Inscriptions—August 2019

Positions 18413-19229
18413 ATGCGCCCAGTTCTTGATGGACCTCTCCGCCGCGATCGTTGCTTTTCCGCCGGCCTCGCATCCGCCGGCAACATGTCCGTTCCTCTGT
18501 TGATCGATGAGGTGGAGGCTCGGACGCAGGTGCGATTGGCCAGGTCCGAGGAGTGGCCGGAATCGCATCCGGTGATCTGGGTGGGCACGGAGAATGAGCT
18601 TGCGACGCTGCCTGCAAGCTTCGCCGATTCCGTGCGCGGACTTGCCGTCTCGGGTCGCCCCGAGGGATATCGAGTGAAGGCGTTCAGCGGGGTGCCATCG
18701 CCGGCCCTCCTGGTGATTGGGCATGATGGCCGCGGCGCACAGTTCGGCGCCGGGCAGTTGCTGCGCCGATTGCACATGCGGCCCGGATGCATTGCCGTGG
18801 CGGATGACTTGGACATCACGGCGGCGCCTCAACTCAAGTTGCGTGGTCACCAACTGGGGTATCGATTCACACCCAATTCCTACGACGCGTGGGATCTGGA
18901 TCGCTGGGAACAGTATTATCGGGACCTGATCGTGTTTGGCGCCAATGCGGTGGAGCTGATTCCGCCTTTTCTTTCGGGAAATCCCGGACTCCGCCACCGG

10 INSCRIPTIONS | August 2019 There is no doubt in anyone’s mind that dentistry should be practiced according to evidence-based scientific principles. In theory this premise makes sense, but the theory is actually difficult to crystalize into practice. What exactly are the evidence-based scientific principles? How should they be applied? A good place to start is ADA’s definition of Evidence- Based Dentistry 1 : “Evidence-based Dentistry is an approach to oral health care that requires the judicious integration of: • Systematic assessments of clinically relevant scientific evidence, relating to the patient’s oral and medical condition and history, together with • The Dentist’s Clinical expertise and • The Patient’s Treatment Needs and Preferences” Let’s discuss the clinical applications of each point. Scientific Evidence First, is the problem of finding clinically relevant scientific evidence as found in academic journals. What constitutes evidence? “Much of the scientific literature, perhaps half, may simply be untrue,” says Richard Horton, Editor of Lancet 2 . He notes that a great deal of scientific literature is “afflicted by studies with small sample sizes, tiny effects, invalid exploratory analyses, and flagrant conflicts of interest, together with an obsession for pursuing fashionable trends of dubious importance.” According to Tina Saey of Science News 3 there are twelve reasons why research goes wrong: 1. Pressure to publish 2. Impact factor mania 3. Contamination 4. Bad math 5. Sins of omission 6. Biologic variability 7. Peer review doesn’t work 8. Some scientists don’t share 9. Research results unreported 10. Sloppy procedures 11. Errors 12. Fraud “This is chilling information,” says Gil Ross, former Executive Director of the American Council on Science and Health: “Our edifice of scientific progress, the peer-reviewed medical/ scientific literature, is a can of worms rather than the gold standard we thought it to be 4 .” One cannot look at academic literature without consideration of underlying agendas. It is important to uncover why the research was done, who funded the research and what motivated publication of the article. Astute clinicians also recognize that statistical results usually create a bell curve, with the majority falling in the middle. “Statistics embody averages, not individuals” says Dr. Jerome Groopman 5 , author of How Doctors Think. What about those individuals on the outskirts of the bell curve? The treatment protocol as outlined in the research may not be suitable for outliers. Clinical Expertise The second ingredient for evidence- based dentistry is the dentist’s clinical expertise. It is so important that a dentist be well rounded with multiple treatment options to offer patients— or at least to know about them for appropriate referral. It is becoming increasingly common for dentists to concentrate on proficiency in a specialized area of dentistry. While it is great to be an expert in one treatment modality, dentists should avoid becoming a “one-trick” pony. It is not uncommon for experts to overstretch their discipline rather than to offer alternatives or referrals that might be better. There is an alarming trend of extraction and implant placement for teeth that can be saved easily with classical crown and bridgework. Many dentists are not confident with crown and bridgework and they feel much more comfortable placing implants. But lack of proficiency in crown and bridge is not a justification for extraction and implant placement. A common joke is that dentists call their vocation “practice” because maybe one day they will get it “right.” While the joke is guaranteed for a chuckle, it is the absolute truth. Dental Practice is a continual striving for excellence in order to do better work. ACLINICIAN’SPERSPECTIVE ONEVIDENCE-BASED PRACTICE MEMBER DENTIST Edward Feinberg, DMD 2019 FALL CONFERENCE SPEAKER CONTINUED ON 12

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